Wouldn’t it be nice if your mailbox only held the things you wanted it to, like letters from friends, invitations or packages from your latest online shopping adventure? While these things may still be showing up in your mailbox, there’s also probably the occasional bill or junk mail that slips in there too. And what about those credit card offers? Well, if you’d like to eliminate them, there is a way to opt out of mailed credit card offers.
How Do I Stop Credit Card Offers From Arriving in the Mail?
Opting out from having pre-approved credit card offers show up in your mailbox is fairly simple. All you have to do is visit www.optoutprescreen.com and fill out the requested information, or call 1-888-5-OPT-OUT (1-888-567-8688).
Before you do this, you need to decide how long you want to opt out of receiving these offers — you have two choices. You can either opt out permanently or for five years. If you decide to go for the shorter period of time, you can do so via the website or the phone number listed above. These opt-out requests are typically processed within five business days.
If you decide you want to opt out permanently, you can get the form on the website listed above. After you fill out the online request, you will get a form that you are required to print, sign and mail in order to verify you truly want to opt out permanently. Once you opt out, it may take a month or two before you notice a difference in your mail.
If you’d rather do all of this by mail, you can send a written request to opt out to each of the credit reporting agencies. With your request, be sure to include your full name, home telephone number, address, date of birth and Social Security number. This information is used to make sure they’re opting out the correct person.
What Are Pre-Screened Credit Card Mailings?
Credit card companies spend millions each year on pre-screened credit card mailings in the hopes of landing new customers. The card companies purchase pre-screened lists of consumer names from the credit reporting agencies, based on minimum credit scores and other criteria.
If your name is on the list, that means you have the credit characteristics a credit card company is looking for. However, just because you get a credit card offer in the mail that says you’ve been “pre-approved” does not mean that you will be officially approved for the credit card when you apply. You could still be rejected for the credit card being offered.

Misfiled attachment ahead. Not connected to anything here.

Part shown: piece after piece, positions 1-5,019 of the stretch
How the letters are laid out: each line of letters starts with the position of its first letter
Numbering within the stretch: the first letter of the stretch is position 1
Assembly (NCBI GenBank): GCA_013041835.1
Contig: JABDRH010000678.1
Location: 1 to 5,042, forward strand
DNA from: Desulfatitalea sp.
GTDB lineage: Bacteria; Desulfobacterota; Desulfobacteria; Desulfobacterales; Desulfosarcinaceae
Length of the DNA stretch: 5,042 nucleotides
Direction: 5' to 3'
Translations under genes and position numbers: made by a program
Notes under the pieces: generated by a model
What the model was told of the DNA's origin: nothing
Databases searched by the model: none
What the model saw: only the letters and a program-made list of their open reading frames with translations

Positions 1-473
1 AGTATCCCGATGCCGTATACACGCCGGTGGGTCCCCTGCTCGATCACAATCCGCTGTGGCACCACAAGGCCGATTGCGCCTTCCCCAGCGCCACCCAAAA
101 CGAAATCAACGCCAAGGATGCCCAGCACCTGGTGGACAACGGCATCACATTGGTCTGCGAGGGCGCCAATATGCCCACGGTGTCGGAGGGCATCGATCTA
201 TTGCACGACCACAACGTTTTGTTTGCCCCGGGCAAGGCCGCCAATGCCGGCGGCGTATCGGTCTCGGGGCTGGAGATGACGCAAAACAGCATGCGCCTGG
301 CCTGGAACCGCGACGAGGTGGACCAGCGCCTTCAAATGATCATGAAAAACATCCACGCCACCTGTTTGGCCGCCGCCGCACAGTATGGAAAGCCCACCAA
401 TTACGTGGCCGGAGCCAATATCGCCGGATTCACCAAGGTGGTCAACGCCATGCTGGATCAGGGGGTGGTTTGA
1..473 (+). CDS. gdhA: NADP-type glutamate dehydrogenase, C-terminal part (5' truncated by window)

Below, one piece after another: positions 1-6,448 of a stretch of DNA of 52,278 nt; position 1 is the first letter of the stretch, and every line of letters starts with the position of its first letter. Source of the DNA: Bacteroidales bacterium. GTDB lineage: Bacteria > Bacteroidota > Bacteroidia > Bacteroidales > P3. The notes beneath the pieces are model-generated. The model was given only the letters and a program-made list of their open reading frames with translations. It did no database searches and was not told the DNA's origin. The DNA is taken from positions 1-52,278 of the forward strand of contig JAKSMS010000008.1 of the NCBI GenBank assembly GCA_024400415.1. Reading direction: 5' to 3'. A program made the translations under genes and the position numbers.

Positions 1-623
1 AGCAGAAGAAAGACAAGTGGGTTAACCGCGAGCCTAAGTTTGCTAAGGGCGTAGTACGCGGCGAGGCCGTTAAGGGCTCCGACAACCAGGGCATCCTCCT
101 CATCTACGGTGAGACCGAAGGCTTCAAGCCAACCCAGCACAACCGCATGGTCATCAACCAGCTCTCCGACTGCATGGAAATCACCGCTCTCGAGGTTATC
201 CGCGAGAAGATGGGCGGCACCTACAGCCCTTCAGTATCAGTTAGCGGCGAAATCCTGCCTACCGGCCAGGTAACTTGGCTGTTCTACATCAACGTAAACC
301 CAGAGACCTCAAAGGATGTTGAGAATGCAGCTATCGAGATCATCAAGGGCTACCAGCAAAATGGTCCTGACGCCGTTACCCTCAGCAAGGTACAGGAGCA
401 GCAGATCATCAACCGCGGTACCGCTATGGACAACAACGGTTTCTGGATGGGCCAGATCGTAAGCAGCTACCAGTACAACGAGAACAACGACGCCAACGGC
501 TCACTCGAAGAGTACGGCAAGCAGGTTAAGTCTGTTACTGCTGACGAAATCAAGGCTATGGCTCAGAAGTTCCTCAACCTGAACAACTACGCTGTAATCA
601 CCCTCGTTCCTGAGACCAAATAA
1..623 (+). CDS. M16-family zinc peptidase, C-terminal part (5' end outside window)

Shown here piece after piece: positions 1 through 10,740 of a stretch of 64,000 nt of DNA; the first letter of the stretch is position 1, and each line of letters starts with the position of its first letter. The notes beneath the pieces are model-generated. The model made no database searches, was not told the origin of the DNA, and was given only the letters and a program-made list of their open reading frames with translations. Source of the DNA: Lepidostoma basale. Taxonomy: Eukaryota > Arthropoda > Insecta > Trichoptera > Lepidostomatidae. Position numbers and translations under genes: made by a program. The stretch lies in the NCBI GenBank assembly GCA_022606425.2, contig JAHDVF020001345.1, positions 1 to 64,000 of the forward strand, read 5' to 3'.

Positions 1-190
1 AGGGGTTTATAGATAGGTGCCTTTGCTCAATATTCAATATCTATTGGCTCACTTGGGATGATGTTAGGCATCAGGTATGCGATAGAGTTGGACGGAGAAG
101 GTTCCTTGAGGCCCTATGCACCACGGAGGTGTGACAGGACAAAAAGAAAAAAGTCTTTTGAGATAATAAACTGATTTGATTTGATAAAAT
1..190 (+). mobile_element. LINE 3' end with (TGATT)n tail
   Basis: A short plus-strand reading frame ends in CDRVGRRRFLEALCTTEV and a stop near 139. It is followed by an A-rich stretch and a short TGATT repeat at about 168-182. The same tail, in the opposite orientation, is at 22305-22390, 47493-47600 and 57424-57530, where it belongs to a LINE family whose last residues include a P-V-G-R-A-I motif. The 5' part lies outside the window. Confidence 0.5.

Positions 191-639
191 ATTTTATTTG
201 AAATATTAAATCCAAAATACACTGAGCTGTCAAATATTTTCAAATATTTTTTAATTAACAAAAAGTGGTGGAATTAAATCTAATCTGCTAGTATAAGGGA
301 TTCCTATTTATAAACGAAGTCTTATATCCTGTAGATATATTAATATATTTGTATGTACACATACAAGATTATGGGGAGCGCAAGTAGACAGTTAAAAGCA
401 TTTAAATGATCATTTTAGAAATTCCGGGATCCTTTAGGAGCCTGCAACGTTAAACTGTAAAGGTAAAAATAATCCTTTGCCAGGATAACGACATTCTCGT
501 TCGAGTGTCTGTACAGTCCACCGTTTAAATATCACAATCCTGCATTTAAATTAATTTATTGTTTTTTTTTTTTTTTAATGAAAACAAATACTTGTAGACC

Why Would I Opt Out of Credit Card Offers?
Whether you’re just tired of getting all these items in the mail, want to help save paper and benefit the environment, or simply know you aren’t in the market for a new credit card or insurance policy (and won’t be for a while), there are many reasons you may want to opt out.
Before you opt out, it’s good to make sure you’re doing so for the right reasons and to do your research ahead of time. And remember, you can always opt back in — to do so, just call the number listed above or go online and request that your name be added back to these lists.
What Lists Will I Be Removed From?
Once you’ve opted out, you will no longer receive offers where you’ve been pre-approved or pre-screened for credit cards or insurance. This will not opt you out of Direct Mail Association (DMA) lists or any local mailers. To eliminate these from showing up in your mailbox, you’ll need to contact each one individually.
Will This Affect My Credit?
Opting out of mailed credit card offers will not harm your credit or affect your ability to get credit (or insurance) in any way.
It’s also important to know that remaining on these lists won’t hurt your credit scores either. However, if you review your credit reports, which you should do on a regular basis, you may notice inquiries prompted by these pre-screening offers. These are considered soft inquiries, and will not have a negative effect on your credit scores or damage your credit reports.
If you decide you want to get a new credit card, it’s always a good idea to review your credit first. This way, you’ll get a better idea of the types of cards you may qualify for. You can see two of your credit scores for free on Credit.com. Once you know your credit scores, you can shop for credit cards with the APR, rewards or other card benefits that you wish.
Lucy Lazarony also contributed to this article.